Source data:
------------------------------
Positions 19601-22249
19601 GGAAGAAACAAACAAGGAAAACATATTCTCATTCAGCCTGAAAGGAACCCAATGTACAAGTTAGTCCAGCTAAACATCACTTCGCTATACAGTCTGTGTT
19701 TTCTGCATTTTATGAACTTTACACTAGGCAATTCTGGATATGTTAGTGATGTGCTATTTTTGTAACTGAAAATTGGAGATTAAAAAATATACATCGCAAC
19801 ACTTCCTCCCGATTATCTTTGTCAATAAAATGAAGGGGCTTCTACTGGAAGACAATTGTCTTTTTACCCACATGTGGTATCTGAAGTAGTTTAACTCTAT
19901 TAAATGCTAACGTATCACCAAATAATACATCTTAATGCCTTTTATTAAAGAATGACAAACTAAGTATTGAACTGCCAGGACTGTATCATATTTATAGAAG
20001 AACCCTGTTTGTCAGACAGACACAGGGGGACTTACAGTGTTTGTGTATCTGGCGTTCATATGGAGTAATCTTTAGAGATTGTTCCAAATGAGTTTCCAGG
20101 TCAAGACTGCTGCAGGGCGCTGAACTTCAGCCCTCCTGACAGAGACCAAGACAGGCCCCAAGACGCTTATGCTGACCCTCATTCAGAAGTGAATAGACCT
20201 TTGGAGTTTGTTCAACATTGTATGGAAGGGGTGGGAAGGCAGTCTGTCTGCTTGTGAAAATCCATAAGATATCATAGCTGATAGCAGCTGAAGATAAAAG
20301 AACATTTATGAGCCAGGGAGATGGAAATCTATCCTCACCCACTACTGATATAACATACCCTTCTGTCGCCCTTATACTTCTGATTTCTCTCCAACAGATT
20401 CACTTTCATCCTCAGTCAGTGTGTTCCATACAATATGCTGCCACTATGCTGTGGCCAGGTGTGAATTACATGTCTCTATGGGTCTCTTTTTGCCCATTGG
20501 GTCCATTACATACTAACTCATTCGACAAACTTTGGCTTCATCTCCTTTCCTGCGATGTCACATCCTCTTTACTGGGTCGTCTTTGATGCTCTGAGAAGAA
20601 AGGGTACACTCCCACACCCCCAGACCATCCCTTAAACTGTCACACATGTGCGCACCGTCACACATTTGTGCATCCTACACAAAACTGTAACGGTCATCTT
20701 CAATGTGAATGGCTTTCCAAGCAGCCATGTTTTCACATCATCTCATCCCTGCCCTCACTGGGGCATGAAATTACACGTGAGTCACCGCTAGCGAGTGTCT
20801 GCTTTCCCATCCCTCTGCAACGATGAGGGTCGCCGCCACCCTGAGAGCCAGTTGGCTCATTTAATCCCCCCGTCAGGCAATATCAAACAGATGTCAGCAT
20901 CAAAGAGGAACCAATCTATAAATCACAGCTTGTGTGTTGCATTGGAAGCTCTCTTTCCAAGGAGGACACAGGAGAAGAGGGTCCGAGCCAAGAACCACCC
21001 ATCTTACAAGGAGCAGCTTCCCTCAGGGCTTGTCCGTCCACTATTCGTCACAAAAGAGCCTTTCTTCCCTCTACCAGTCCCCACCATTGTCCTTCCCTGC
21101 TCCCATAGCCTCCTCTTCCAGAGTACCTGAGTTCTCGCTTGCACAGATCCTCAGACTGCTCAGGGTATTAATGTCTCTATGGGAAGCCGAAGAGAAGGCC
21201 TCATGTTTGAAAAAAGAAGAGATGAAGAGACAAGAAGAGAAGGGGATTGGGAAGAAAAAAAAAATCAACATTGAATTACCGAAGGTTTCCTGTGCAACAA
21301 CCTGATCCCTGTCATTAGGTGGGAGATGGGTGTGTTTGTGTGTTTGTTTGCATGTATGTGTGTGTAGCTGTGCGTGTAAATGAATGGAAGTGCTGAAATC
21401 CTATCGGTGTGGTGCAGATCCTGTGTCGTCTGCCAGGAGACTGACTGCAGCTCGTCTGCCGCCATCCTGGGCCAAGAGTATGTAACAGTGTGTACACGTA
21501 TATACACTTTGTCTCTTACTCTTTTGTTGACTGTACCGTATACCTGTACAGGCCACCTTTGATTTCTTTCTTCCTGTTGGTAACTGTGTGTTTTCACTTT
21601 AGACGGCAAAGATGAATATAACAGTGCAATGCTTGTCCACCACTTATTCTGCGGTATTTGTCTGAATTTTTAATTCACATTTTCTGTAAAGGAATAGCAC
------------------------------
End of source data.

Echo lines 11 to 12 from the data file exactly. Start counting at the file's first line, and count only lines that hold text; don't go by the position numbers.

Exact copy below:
20501 GTCCATTACATACTAACTCATTCGACAAACTTTGGCTTCATCTCCTTTCCTGCGATGTCACATCCTCTTTACTGGGTCGTCTTTGATGCTCTGAGAAGAA
20601 AGGGTACACTCCCACACCCCCAGACCATCCCTTAAACTGTCACACATGTGCGCACCGTCACACATTTGTGCATCCTACACAAAACTGTAACGGTCATCTT